Janet Yellen, the president's pick to be the second-highest ranking official at the Federal Reserve, told Congress on Thursday that invigorating the recovery and reducing unemployment is a "high priority."
Yellen, president of the Federal Reserve Bank of San Francisco, made the comments in prepared remarks to the Senate Banking Committee. The panel is considering Yellen's nomination along with President Barack Obama's nominees for two other positions on the Fed.
As vice chairwoman, Yellen's duties would include helping build support for policy positions staked out by Fed Chairman Ben Bernanke, who began a second term in February.
The three Fed nominations allow Obama to put a bigger stamp on the central bank at a crucial time. The Fed is trying to steer the fragile economy into a lasting recovery. The nation has suffered the worst recession since the Great Depression, and the economy is vulnerable to shocks. At the same time, the Fed will play a leading role in implementing Congress' overhaul of financial regulations, which is moving closer to becoming law.
"Over the next few years, the Fed must craft policies that ensure that our economy accelerates its progress along the recovery path it has begun to trace," Yellen said. "With unemployment still painfully high, job creation must be a high priority of monetary policy," she said.
The unemployment rate is 9.5 per cent. The Fed has said it will take five or six years to bring the economy and the employment closer to normal health.
Yellen is considered a dove on monetary policy. That means she would be expected to be concerned more about high unemployment than about rising inflation.
Still, she told lawmakers that once the recovery is fully entrenched, the Fed must be prepared to start boosting record low interest rates "in a careful and deliberate fashion" to avoid any inflation threats.
And, Yellen said the Fed must do its best to avoid another financial crisis like the devastating one in 2008. "We have learned a harsh lesson about teh dire consequences a financial crisis has for ordinary Americans in the form of lost jobs, lost homes, lost wealth and lost businesses," she said. "Those of us charged with overseeing the financial system should always keep this human cost in mind," she added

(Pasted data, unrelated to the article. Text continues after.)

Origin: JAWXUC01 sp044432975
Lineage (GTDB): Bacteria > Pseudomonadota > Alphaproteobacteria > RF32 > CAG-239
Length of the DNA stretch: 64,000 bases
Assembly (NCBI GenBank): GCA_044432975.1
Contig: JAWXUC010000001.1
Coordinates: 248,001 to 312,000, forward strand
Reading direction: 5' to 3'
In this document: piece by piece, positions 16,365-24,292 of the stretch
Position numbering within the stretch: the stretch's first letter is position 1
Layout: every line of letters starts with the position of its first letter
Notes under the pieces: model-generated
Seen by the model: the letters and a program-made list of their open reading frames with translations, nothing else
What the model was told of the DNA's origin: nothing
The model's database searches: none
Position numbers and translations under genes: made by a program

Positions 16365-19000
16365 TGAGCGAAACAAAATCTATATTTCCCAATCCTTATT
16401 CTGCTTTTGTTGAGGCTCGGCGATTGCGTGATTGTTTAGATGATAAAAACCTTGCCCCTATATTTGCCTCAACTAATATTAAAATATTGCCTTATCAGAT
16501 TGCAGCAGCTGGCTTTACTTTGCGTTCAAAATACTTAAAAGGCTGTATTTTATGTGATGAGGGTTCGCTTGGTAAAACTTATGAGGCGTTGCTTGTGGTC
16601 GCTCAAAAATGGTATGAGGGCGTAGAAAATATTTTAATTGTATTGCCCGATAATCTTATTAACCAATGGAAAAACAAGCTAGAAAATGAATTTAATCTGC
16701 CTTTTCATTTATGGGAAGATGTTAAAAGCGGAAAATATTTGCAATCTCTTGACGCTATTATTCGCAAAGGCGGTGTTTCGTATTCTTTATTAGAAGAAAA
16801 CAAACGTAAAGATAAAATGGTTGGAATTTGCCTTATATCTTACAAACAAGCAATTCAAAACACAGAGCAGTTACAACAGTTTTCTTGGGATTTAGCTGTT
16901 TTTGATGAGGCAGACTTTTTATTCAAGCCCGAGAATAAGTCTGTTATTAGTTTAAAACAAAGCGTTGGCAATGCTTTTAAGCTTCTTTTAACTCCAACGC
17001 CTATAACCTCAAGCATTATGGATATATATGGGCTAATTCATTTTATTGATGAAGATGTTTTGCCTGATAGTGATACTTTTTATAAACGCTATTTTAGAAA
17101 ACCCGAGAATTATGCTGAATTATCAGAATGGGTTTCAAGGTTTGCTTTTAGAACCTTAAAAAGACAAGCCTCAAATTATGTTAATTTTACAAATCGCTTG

Lawmakers in Congress and others have blamed the Fed for lax regulation, failures to crack down on dubious lending practices and missing signs of risks, which all factored into the crisis. In addition to Yellen, the president has nominated Sarah Raskin, a Harvard-educated lawyer who is the Maryland commissioner of financial regulation, and Peter Diamond, an economist at the Massachusetts Institute of Technology, to become Fed members. All three nominations are subject to Senate approval. If the Senate confirms all three nominees to the Fed, Obama will have appointed five of the seven members of the Federal Reserve Board in Washington.
Diamond told lawmakers a central theme of his research has been how the economy deals with risk. If confirmed, Diamond said this background would be helpful as the Fed develops ways to avoid another financial crisis.
Yellen has a long history with the Fed. She has been president of the San Francisco Fed since 2004, and she was a member of the Fed's Board of Governors from 1994 to 1997. She'll replace vice chair Donald Kohn, who plans to step down in September. Diamond is an authority on Social Security, pensions and taxation. Raskin, who served as counsel to the Senate Banking Committee, would expand the Fed's expertise over financial regulation. That would include consumer issues, which are important to Obama and Congress as they seek to revamp the nation's financial regulations.
"Even though the worst of the crisis is over, it remains a precarious time for far too many of our families and businesses," Raskin said. "The Fed must do its part to restore the underlying strength and vibrancy of the American economy."